The 2020 Rock n’ Roll Hall of Fame nominees have been announced. This year’s list features the Notorious B.I.G., Whitney Houston, Pat Benatar, Dave Matthews Band, Depeche Mode, the Doobie Brothers, Judas Priest, Kraftwerk, MC5, Motörhead, Nine Inch Nails, Rufus featuring Chaka Khan, Todd Rundgren, Soundgarden, T. Rex, and Thin Lizzy. Let the opinions fly.
I’ve never been to the hall. I’ve known a handful of people over the years who have had a hand in supporting the institution, either as contributors to their various programs or as fans heading to see what it was all about. Personally, I’ve never felt it worthy enough to travel to the relative ghost town that is Cleveland, I’ve spent plenty of time on the chilly shores of Lake Erie as it is. People don’t go to Cleveland because they want to, they go because they’re obligated by something or someone. Put bluntly, nothing about Cleveland screams “rock n’ roll”. (For their 25th anniversary in 2009, the hall hosted a massive concert event in…New York City.)
In addition, the rock n’ roll hall foundation has only been around since the early 80s, a miniscule amount of time in comparison with the history of music. With only one nomination season per year, it will take decades to induct everyone who truly deserves a place in the hall.
Clearly, I have many of my own qualms with the rock hall, most of them revolving around the idea that it doesn’t seem possible to boil rock n’ roll down to a building of photos and plaques. I’m also significantly put off at the lack of women on the list. It’s true that rock n’ roll has been male dominated for decades, but there’s more than a few female artists who have been eligible for years.
There’s a lot of things I am when it comes to the rock n’ roll: opinionated, passionate, and dedicated. But one thing I am not is a purist, and it’s why I think the Notorious B.I.G fully deserves this nomination, and I hope to see him inducted next year.
Purists will wail that Biggie Smalls is a far stretch from what many might consider “rock n’ roll”, and it’s true that he’s not famous for any ripping guitar solos or heart stopping drum fills, but the minute you attempt to shove rock n’ roll into a box of definitions is the minute it isn’t rock n’ roll anymore.
Ready to Die, Biggie’s debut record, was released in September of 1994, meaning this is the very first year he’s been eligible for the rock hall. (The rules state that 25 years must have passed since the release of a nominee’s first single or album.) The Brooklyn native was only 22 at the time, and a mere 3 years away from his murder.
His tracks are smoother than smooth. Rhythmically, it doesn’t get better than this. He exercises an impressive level of control over his lyrics that sits on top of his added sound effects, and occasional guitar and horn riffs. If you enjoyed Kendrick Lamar’s To Pimp a Butterfly, Childish Gambino’s Awaken, My Love!, or even Gary Clark Jr.’s This Land, look no further than Ready to Die for their original influence.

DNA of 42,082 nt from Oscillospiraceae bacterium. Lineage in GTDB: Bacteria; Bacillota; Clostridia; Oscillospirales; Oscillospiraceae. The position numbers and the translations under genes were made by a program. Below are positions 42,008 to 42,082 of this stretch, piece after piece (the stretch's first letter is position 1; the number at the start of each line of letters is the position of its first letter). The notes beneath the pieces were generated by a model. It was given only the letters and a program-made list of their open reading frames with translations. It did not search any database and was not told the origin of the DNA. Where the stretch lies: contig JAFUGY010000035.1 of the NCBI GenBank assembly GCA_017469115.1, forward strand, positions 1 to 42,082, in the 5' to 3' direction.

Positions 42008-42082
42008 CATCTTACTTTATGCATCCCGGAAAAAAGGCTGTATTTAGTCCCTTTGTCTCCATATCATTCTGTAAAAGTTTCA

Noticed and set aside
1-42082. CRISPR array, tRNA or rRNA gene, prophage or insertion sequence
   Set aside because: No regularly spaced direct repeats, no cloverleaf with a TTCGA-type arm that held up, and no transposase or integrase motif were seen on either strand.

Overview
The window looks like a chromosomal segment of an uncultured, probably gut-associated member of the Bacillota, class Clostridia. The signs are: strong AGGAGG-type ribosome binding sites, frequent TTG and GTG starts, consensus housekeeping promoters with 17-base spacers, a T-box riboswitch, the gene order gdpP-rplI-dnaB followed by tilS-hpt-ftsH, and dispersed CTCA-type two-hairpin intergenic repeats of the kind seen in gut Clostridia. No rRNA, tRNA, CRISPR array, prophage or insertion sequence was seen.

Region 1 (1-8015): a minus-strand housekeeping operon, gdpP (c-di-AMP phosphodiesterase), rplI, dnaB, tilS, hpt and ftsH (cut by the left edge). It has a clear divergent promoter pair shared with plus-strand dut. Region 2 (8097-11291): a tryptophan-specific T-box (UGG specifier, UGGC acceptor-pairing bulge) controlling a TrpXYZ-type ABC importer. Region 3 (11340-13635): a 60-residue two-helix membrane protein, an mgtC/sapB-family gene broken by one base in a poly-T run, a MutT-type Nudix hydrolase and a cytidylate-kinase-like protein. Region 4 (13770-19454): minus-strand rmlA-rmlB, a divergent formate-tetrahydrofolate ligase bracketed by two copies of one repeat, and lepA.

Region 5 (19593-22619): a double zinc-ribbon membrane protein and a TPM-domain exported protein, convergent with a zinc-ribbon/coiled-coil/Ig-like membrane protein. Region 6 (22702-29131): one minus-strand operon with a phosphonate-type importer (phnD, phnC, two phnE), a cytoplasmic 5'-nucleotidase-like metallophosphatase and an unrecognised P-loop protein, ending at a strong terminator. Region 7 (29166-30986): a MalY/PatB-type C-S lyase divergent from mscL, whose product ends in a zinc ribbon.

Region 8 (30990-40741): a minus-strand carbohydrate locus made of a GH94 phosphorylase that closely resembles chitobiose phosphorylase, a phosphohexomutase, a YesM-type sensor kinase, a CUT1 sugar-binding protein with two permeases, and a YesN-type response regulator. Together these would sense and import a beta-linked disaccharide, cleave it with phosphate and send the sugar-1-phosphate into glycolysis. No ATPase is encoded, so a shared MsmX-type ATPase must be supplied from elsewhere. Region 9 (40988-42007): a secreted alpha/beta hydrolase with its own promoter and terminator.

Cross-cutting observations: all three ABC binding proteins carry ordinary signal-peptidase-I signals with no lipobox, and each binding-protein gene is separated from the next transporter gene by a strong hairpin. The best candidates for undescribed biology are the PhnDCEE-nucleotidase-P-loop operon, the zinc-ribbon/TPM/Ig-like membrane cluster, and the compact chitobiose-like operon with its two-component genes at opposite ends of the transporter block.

Most rock fans agree, even the purists, that rock n’ roll is about attitude — a way of living life with your heart on your sleeve and presenting yourself full force — and also about telling your story with everything you’ve got. Biggie does this.
He sets the scene of Brooklyn in the 90’s so well. It’s like he’s driving us around in his car and telling us about the street corners and alleys that go by. Ready to Die is a representation of life, complete with arguments, apologies, family memories, friendships, crime, girlfriends, and his music.
You could say it’s about sex, drugs, and rock n’ roll.
It’s jazz, rock, hip-hop, and rap, all rolled into one brilliant portrait of what it’s like to be from and of the streets of Brooklyn. His diction is crystal clear — there’s no mistaking the words he says. It’s honest and in your face.
“If I wasn’t in the rap game, I’d probably have a key knee-deep in the crack game. Because the streets is a short stop, either you’re slinging crack rock or you got a wicked jump shot,” he says on “Things Done Changed”. He never sugar coats the thug lifestyle. Things are hard, day in and day out, and yet it’s with his music that Biggie is able to express what the streets of Brooklyn look and sound like.
“You never thought that hip-hop would take it this far
Now I’m in the limelight ’cause I rhyme tight,” he raps on ”Juicy”.
Maybe it’s my bias for all things Brooklyn that makes me such a staunch supporter for Biggie’s rock hall induction, or maybe I just really want to upset the purists. Isn’t that what rock n’ roll is really about? Pissing off the establishment and breaking boundaries? What’s more rock n’ roll than bending the rules? The Notorious B.I.G. proved that you can come from anywhere and change the game around you.